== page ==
Climate change to affect the polar bear population

Climate change to affect the polar bear population

25 May 2010

Climate scientists warn that the polar bear population may dwindle in the near future because of global warming.


While studying the impact of rising temperatures in the Arctic on the physiology and behaviour of polar bears, Dr Peter Molnar from Alberta University and his colleagues found that the retreat of the ice cover forces the animals to move to areas where their food sources are scarcer.


Scientists predict that in the western parts of Hudson Bay the mortality rate among polar bears caused by starvation will rise from the current 3%-6% to 28% or even 48% if the duration of the summer season increases from 120 to 180 days.


In addition, female polar bears will have increasingly slimmer chances of finding male partners during the breeding season, which will also negatively affect the polar bear population. The reason for this is that male polar bears look for mates by following in their tracks, while cracks in ice floes on which polar bears live tend to lead to the dispersal of the species: in this case the probability of successful mating will drop from 99% to 72%. These figures were released by RIA Novosti. 


Expert Commentary:

Currently, expert estimates put the number of Chukotka-Alaska polar bears at about 2,000; however, their numbers are falling, according to the International Polar Bear Group. Members of this group believe that the reduction in the number of polar bears may chiefly be ascribed to two factors, which are the shrinkage of the ice cover caused by global warming in polar bear habitats and poaching in Chukotka.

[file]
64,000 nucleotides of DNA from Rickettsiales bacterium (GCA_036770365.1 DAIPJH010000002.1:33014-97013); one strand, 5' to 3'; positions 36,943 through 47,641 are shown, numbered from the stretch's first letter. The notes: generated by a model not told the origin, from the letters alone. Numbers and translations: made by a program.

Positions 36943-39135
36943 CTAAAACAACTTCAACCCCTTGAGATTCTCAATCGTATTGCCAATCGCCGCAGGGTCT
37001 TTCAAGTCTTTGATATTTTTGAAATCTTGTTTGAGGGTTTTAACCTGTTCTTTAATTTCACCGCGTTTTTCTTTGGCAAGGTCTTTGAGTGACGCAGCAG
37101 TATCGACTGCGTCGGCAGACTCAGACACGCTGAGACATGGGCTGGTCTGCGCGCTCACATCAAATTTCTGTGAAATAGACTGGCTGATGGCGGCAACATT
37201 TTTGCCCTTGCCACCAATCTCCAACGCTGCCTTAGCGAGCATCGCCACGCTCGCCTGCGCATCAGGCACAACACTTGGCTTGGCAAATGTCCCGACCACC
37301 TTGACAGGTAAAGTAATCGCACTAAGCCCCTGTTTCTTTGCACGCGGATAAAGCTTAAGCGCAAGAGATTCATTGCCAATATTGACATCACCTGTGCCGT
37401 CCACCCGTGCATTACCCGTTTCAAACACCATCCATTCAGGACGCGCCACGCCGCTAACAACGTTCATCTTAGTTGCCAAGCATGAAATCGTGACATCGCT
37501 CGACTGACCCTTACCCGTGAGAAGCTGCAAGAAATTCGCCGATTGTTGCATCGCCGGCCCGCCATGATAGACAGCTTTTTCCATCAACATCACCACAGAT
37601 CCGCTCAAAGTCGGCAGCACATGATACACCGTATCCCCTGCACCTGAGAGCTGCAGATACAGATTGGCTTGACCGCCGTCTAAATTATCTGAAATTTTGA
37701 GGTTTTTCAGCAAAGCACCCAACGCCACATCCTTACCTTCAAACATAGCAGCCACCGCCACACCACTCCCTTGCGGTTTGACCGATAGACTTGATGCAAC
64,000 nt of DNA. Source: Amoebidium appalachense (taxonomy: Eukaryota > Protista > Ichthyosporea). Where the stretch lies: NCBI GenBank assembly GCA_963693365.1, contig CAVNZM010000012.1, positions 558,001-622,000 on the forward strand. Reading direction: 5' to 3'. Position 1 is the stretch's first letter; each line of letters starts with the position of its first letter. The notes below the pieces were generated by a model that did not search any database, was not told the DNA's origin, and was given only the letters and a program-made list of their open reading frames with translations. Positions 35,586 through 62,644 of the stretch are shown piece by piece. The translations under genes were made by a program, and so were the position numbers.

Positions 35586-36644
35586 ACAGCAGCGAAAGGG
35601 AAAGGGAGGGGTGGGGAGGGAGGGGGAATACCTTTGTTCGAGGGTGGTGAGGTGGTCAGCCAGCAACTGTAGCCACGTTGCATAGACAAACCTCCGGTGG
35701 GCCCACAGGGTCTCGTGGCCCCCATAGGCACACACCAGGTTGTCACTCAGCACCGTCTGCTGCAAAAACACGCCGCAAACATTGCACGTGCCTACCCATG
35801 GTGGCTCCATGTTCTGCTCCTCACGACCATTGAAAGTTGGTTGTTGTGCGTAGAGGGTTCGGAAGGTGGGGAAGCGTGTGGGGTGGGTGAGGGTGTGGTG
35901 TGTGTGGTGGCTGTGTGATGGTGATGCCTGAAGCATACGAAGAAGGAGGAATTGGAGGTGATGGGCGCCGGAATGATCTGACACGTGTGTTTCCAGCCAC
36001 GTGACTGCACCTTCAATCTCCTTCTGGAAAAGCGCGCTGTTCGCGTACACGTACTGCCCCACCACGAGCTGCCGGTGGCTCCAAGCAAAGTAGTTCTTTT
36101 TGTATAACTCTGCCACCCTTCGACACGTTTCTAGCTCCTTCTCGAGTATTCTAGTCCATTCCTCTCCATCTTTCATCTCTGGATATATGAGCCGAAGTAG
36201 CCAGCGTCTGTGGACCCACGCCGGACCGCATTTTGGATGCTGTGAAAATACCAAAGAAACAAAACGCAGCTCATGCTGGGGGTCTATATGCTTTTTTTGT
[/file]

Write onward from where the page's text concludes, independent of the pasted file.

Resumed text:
Nobody can exactly predict the extent of the impact that the dwindling habitat has on the polar bear population. We only expect the situation to develop according to the negative scenario, similar to what happened to the well-researched polar bear population inhabiting the western parts of Hudson Bay.


There is another view of the ongoing warming in the Arctic, which is shared by many domestic and foreign scientists. They predict that by 2015 to 2020 the warming in the Arctic will give way to a regular cold spell, which will last until the mid-2030s. Then, another warm cycle will set in.


I would like to refer all those interested in this issue to "Climate Changes in the Ice Cover of the Eurasian Shelf," the second volume of "Scientific Research in the Arctic," a monograph by I. Frolov, Z. Gudkovich, V. Karklin, Ye. Kovalev and V. Smolyanitsky (Nauka Publishers, St Petersburg, 2007. - 158 pages).


It follows from the above that it would be wrong to firmly claim that global warming will last for a long time. However, even if we assume that it will last another few decades, we may expect that in the short term (five to ten years), such warming is unlikely to have a grave negative impact on the polar bear population. The above conclusion comes from the documents of the meeting of the Russian-American scientific polar bear group, which was attended by almost all Russian experts in this area.


As for the polar bear poaching in Chukotka, authorised hunting for marine mammals, such as seals, Pacific walruses, grey and Greenland whales, has fully satisfied the indigenous people's needs for food in recent years.